Great cultures ,Popular Articles ,Productivity ,Values
There’s one word I keep hearing at companies when they express their desires. It’s like the holy grail people are seeking. What people want most, whether leaders or workers, is this:
And what’s interesting is I see this most in companies that are successful! Successful companies have a plethora of opportunities, choices and options. And so the pain comes from questions such as:
The funny thing is that focusing on these questions only makes the problem worse, because it actually brings up even more options.
I was running a culture game around conflict and it was interesting how challenging it was for people to follow a basic language protocol that focused their communication. It was like they were wrapping their brains around how to be more specific and concise when they were used to simply talking and figuring things out as conversation went on.
This was in stark contrast to a podcast I heard with a 24 year old Army Ranger whose clarity in communication was incredible. He could think so clearly and communicate with quick precision, without meandering thought. I immediately thought: This is the kind of person I’d like to hire.
So there are two ways to solve this dilemma of clarity. First, as I’ve always said, the biggest impact you can have on your culture is who you let into the organization.
It’s always tempting to go with the person who has the exact experience we need on their résumé. But that’s a terrible idea. Unless it is ultra specific (think: nuclear chemist), then hiring someone who has already “been there, done that” means they won’t grow a lot and so they won’t give their best.
Whereas if you hire someone who:
a) loves to learn (and learns fast)
b) thinks clearly (more on that in a moment)
c) communicates clearly (succinctly, on point, and looks you in the eye)
Then you’ll have someone you want for life.
The reason an Army Ranger can think so clearly is because their lives are built around the 3 P’s:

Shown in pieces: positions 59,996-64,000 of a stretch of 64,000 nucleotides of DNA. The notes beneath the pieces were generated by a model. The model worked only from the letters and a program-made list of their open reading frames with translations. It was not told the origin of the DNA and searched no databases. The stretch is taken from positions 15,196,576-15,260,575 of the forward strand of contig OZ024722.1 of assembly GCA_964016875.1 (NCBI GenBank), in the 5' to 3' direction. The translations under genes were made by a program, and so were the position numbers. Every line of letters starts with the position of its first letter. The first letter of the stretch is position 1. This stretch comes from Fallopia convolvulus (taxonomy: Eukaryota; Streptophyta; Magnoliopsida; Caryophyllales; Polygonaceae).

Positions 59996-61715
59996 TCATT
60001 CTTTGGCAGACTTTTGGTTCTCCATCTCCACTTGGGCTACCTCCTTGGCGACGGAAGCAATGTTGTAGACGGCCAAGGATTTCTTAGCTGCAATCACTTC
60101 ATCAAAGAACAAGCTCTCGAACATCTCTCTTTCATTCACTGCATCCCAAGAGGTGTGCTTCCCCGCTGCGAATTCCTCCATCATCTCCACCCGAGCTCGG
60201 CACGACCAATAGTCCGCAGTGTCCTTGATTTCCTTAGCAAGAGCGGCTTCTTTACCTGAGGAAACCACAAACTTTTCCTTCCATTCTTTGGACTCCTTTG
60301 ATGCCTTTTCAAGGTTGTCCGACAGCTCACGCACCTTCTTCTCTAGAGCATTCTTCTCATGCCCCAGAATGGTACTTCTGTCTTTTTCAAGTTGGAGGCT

Whether it’s the core values of Whole Foods, or the credo of the Navy Seals, the strongest organizations run on principles. Principle define who’s in and who is out. They act as guides for decision making and they reduce politics by aligning people to agreed upon concepts rather than to people in power. If you haven’t figured out your principles, check out the core values process in my book The Culture Blueprint.
There’s an anecdote from the Checklist Manifesto that says a beginner pilot uses a checklist to prepare for a flight. Do you know what a veteran pilot with 30 years experience on a 747 uses? The same thing: A checklist. If it’s clear that we must do it and hold to a standard of excellence, then a protocol like a checklist is very useful. And this is not just for processes, but also for conversations. That’s why I have a protocol that I teach for conflict resolution. By staying within the process it allows people to feel safe. New management systems such as Holacracy are based on this concept. If companies had a protocol for delegating it would relieve so much pain.
Policies can actually be quite liberating when used effectively. For example, a policy can be that any employee can use up to $500 to remedy a customer service error without asking for approval. That policy can empower people to make decisions while still keeping a safeguard on the process.
If you feel overwhelmed by all the decisions you need to make, consider if there’s a breakdown in clarity and how precise communication, principles, protocols and policies can help.
I heard a story about Yo-Yo Ma, the world class cellist, thrilled talking with another musician when he realized they both still practice scales to this day.